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    Mine is not the socially acceptable option.
    I would have yanked her off her pony and marched her over to the management table and had her tell them how dangerous and disruptive she was, and have them page her parents.
    Children act like wreck less idiots because they think people won't do anything. When one does, the lesson sinks in.
    I did this with a child beating her horse once. Mortification is a powerful emotion.
    www.destinationconsensusequus.com
    chaque pas est fait ensemble



  6. #6
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    Aug. 13, 2010
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    It seems to me this is also a liability issue. If they don't heed warnings and act on information about dangerous behavior they could be sued. I know of a case where proper arena etiquette was not posted and not enforced which resulted in a brain injury to a young girl. The barn owner, manager, everyone was sued. It was continuing through the courts 15 years later, ridiculously expensive for those involved also.

    Thank god you were quick, sensible and able to prevent serious injury. Very unfair that you should have to deal with your horses' worried behavior afterward.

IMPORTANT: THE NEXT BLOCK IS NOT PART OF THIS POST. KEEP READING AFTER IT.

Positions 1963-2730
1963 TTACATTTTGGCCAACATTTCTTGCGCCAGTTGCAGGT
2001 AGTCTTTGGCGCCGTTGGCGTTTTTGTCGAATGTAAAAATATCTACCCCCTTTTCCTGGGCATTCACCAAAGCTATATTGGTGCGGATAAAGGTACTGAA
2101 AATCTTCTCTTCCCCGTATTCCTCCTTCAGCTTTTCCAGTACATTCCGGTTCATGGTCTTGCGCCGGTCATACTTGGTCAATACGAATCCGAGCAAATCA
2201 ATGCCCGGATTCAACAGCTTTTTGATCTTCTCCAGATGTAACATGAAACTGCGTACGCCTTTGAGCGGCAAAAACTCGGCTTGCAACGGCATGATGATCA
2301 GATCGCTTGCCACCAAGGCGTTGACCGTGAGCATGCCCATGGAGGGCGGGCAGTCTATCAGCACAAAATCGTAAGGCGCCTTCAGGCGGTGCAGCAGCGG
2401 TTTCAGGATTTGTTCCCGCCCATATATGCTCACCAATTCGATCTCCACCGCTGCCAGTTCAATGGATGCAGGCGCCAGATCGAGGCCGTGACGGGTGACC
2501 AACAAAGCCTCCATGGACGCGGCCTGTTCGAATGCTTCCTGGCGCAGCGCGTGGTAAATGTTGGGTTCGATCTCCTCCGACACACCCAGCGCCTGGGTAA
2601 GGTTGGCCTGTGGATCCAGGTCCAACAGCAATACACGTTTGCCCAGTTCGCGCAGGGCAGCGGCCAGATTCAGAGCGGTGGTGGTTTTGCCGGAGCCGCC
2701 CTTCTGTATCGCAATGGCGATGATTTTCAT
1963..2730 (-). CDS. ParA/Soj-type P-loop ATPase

7. #7
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    Aug. 17, 2004
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    Unfortunately this stuff happens particularly with kids. I was at a HT earlier this year when some horse got loose from the Pony Club rally running concurrently. (This seemed to be fairly common at this rally.) Anyhow, said horse comes ripping toward the dressage rings with lead rope flying where 3 horses are doing tests....leaps into all 3, tears around and then flies out and starts running after my horse. He takes off and believe me, a Fjord can haul butt when they need to. The idjit kid finally catches the horse, but he ruined 3 dressage tests and my normally steady guy, was pretty darn tense in his test. But that's life. I can only hope the kid got marked down at the rally for having a loose horse.
    Where Fjeral Norwegian Fjords Rule
    http://www.ironwood-farm.com



  8. #8
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    Nov. 22, 2005
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    Stuff happens with horses and unless one knows all the circumstances, one needs to be careful on the blame game. Kid on too small pony: wasn't doing anything illegal, maybe dumb, but what is management going to do unless it was a chronic problem? a calm discussion with parent or trainer may make you feel better, may help it not to happen again at THAT show but unless this child is in a good learning situation, not likely to help much.